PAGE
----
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Effective policies key to fighting aflatoxin in Africa

Updated: 2016-06-15 18:34
By Lucie Morangi (chinadaily.com.cn)

Sub-Saharan Africa records up to 40 percent food wastage every year due to aflatoxin contamination in grains. This continues to pose a serious threat to the continent's food security unless effective policies are developed by governments to improve post-harvest activities.

According to Betty Kibaara, associate director, Rockefeller Foundation in Kenya, challenges such as lack of modern but affordable technologies and awareness among the rural population is behind the losses.

"We have innovative adaptation in grain storage such as improved silo bags. But if small scale farmers are not aware of this, the continent will continue facing serious food shortages at a time its population is steadily increasing," she said during the first Africa Strategic Grain Reserve conference opened in Nairobi on Tuesday.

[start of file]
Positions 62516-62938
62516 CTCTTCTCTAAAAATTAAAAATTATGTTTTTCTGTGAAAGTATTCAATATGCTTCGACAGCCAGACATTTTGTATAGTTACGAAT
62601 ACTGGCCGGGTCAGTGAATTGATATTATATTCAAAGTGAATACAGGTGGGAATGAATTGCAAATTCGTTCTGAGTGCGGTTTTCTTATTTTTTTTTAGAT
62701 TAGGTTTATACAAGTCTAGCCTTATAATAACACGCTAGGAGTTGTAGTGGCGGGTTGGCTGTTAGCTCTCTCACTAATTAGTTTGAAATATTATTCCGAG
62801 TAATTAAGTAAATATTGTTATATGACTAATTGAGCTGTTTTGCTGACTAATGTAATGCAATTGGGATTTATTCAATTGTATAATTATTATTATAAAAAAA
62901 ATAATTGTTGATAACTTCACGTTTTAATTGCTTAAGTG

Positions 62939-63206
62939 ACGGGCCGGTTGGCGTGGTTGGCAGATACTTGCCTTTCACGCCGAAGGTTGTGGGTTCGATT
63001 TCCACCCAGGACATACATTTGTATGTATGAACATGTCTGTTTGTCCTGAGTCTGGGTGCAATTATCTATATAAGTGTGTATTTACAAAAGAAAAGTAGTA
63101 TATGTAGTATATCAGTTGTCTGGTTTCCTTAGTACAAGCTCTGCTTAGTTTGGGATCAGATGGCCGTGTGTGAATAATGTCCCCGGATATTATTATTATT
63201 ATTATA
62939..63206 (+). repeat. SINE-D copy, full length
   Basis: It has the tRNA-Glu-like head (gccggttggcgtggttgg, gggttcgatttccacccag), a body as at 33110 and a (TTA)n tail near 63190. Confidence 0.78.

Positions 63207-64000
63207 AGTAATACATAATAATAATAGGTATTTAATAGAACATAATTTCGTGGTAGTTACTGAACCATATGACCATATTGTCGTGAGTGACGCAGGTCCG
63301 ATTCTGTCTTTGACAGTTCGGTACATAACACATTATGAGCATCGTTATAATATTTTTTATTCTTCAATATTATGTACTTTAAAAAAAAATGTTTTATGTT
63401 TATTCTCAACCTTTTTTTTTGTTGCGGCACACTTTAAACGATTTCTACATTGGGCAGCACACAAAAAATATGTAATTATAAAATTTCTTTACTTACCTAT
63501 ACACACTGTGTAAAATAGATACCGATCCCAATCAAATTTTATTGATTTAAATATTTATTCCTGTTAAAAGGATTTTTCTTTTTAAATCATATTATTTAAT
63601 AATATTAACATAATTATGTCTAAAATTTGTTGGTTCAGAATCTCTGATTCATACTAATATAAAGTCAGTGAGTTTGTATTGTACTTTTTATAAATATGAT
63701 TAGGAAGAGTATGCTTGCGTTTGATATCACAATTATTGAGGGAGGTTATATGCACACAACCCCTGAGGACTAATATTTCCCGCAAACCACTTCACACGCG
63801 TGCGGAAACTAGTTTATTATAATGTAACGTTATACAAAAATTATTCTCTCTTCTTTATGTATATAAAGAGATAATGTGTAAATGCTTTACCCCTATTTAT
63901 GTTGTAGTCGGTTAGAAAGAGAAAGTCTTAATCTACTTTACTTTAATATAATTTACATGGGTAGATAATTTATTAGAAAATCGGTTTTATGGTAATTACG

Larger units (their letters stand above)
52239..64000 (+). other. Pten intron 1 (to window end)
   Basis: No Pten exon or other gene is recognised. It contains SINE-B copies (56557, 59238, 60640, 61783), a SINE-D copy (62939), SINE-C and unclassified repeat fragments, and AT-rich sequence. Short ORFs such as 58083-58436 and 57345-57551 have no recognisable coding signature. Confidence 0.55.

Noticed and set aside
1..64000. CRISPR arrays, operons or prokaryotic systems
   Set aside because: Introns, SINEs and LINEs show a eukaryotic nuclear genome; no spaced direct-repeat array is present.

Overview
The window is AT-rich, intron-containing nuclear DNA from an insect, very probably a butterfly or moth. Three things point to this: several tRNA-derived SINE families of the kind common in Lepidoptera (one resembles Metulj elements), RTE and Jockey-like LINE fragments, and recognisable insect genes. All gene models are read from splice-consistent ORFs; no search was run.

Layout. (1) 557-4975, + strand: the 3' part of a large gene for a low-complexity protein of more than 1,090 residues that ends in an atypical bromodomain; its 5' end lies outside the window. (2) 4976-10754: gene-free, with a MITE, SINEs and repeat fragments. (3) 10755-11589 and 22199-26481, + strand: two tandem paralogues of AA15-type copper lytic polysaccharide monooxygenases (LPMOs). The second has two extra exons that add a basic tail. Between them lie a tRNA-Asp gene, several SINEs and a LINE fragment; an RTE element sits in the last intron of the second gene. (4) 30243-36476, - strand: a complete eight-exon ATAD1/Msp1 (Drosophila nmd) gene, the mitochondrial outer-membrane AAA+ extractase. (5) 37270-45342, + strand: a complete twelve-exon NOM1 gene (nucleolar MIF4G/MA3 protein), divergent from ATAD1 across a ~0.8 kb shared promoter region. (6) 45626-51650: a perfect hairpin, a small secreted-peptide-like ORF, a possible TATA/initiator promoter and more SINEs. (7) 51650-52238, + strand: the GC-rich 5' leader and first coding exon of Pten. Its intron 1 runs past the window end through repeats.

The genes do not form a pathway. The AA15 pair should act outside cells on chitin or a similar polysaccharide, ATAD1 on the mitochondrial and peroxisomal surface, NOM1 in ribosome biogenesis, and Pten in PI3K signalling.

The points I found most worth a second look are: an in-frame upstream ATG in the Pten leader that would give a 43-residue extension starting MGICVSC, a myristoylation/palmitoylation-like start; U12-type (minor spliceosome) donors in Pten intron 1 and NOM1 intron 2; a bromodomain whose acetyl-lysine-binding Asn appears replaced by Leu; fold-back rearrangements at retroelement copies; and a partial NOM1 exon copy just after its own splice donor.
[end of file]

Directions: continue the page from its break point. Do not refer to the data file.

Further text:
The two day conference, sponsored by the African Union's Partnership for Aflatoxin Control in Africa (PACA), aims at providing safe storage solutions for national grain reserve agencies, while bringing together the ecosystems that supports them. These includes small holder farmers, grain traders, government ministries, researchers, funders and international organizations.

Kibaara called for effective government policies to spur innovative technologies that would scale up strategic national reserves thus boosting food security.

This year the United Nations declared that halving food loss by 2030 is a key sustainable development goal.

"4.5 million people in sub-Saharan Africa are exposed to Aflatoxin contamination in their daily diet. Poor harvesting and storage mechanisms promote this malady that is preventable," said Willy Bett, Kenya's Cabinet Secretary of Agriculture, Livestock and Fisheries.

He said the government is increasing awareness among farmers while at the same time carrying out frequent aflatoxin tests in national grain storage facilities.

Aflatoxin is produced by a fungus that commonly grows on grain. Research has proven that high levels of the toxin may lead to cancer and stunting in children’s growth. The poison is regularly found in improperly stored commodities such as maize, cassava, millet, rice, sorghum and wheat.

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